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Oracle grasses up Google to Brussels over user 'super profiles'

Daddy *sniff* they're gonna mix behavioural data with searches and texts *blub* and it's not fair!

A crying child

The European Commission has confirmed that it will probe competition concerns over Google's decision to allow personal user data in its silos to co-mingle, to create "super profiles".

Until last June, Google explicitly stated that behavioural data from its giant DoubleClick ad network would not be merged with a user's Google search or YouTube viewing histories, or SMS logs. The old privacy policy used to pledge: "We will not combine DoubleClick cookie information with personally identifiable information unless we have your opt-in consent."

That was deleted and a line added, explaining: "Depending on your account settings, your activity on other sites and apps may be associated with your personal information in order to improve Google's services and the ads delivered by Google."

Google still hasn't made the leap, but last year's privacy policy changes mean the user has now granted consent for such co-mingling. And it surely will.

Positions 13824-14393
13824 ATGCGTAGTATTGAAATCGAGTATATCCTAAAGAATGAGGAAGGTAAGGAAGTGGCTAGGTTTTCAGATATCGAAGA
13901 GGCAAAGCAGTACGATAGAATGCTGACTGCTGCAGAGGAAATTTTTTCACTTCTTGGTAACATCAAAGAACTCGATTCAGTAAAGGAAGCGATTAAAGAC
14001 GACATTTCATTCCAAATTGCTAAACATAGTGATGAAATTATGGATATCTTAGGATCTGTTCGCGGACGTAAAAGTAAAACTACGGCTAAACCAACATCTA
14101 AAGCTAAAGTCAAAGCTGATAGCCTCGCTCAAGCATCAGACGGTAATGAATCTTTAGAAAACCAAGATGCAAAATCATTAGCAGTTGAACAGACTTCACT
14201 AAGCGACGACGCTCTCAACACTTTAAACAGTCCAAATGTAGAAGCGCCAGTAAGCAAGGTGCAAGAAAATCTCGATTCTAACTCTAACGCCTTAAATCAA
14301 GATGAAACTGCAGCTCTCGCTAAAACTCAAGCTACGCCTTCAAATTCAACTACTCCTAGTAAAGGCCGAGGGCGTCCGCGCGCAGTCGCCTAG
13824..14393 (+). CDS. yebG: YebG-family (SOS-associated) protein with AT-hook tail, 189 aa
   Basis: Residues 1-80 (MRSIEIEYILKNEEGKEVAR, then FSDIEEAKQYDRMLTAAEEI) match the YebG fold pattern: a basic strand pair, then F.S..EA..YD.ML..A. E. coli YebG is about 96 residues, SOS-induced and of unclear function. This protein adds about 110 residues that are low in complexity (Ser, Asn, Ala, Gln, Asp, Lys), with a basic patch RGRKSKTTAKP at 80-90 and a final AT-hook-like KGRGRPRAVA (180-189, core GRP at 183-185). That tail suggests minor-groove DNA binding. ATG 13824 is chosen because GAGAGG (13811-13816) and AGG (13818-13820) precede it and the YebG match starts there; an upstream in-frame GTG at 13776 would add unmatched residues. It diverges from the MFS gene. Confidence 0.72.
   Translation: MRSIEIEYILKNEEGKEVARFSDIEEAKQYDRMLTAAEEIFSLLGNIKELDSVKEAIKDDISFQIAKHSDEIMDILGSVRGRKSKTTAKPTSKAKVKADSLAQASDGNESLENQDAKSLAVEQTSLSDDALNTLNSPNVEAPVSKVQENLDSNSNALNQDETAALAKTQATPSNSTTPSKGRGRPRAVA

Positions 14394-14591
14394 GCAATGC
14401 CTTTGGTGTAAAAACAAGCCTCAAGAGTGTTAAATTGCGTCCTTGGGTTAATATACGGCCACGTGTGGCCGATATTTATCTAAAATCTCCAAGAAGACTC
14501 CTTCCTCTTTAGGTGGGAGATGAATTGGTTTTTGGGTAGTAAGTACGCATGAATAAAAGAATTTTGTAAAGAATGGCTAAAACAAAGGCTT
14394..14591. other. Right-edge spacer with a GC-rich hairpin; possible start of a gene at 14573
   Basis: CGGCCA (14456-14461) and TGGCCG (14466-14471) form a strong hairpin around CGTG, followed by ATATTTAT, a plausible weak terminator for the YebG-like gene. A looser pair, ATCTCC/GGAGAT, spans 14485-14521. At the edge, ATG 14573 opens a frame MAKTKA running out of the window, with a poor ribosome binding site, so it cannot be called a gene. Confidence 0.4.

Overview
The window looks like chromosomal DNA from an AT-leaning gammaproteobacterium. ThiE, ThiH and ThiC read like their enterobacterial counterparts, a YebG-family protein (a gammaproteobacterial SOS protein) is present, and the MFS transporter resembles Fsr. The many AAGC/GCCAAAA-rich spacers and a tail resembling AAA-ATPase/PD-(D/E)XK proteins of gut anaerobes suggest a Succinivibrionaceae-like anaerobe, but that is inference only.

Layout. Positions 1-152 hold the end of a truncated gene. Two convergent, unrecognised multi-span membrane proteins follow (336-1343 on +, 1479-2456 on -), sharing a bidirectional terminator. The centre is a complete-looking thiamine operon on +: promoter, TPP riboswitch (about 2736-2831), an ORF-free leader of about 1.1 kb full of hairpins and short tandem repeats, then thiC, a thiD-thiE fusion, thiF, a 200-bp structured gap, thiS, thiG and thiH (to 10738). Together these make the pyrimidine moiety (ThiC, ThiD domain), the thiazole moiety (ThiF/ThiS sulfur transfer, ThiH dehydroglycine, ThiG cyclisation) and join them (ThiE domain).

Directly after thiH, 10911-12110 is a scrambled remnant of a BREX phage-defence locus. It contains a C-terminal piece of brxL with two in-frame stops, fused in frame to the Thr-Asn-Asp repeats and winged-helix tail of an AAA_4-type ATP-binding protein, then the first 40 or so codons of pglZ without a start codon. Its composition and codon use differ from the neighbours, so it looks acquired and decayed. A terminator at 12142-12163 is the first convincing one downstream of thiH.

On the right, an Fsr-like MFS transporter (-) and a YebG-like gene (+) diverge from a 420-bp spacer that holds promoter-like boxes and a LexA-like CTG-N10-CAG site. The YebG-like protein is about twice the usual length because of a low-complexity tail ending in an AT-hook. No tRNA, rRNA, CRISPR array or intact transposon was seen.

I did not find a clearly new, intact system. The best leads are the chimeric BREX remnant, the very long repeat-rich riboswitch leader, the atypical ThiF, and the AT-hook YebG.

As we noted in October, users may have been opted in without realising it.

The concerns were raised with EU antitrust regulators by Google's eternal tormentor, Oracle, the WSJ reports [paywalled]. Big Red's argument is that no other ad platform can compete effectively with ad targeting once Google merges these epic data stores, which Oracle calls "super profiles".

The database giant has the Chocolate Factory in its sights, and boasts that it helped fund research which revealed the incestuous ties between the Obama administration and Google at the Google Transparency Project. FoIs also revealed Obama's office had kept Google closely informed of an antitrust probe by the "independent" agency FTC.

Last week Peter Thiel, the nearest Silicon Valley has to a shop steward with Team Trump, said Google had more influence in Obama's administration than Exxon had over George W Bush's.

Social networks are a gift to authoritarian governments. "Super profiles" permit a government to build a far more extensive data store than it would otherwise have. China is allowing its private sector to trial a "social credit" score to audit each citizen's "trustworthiness". ®

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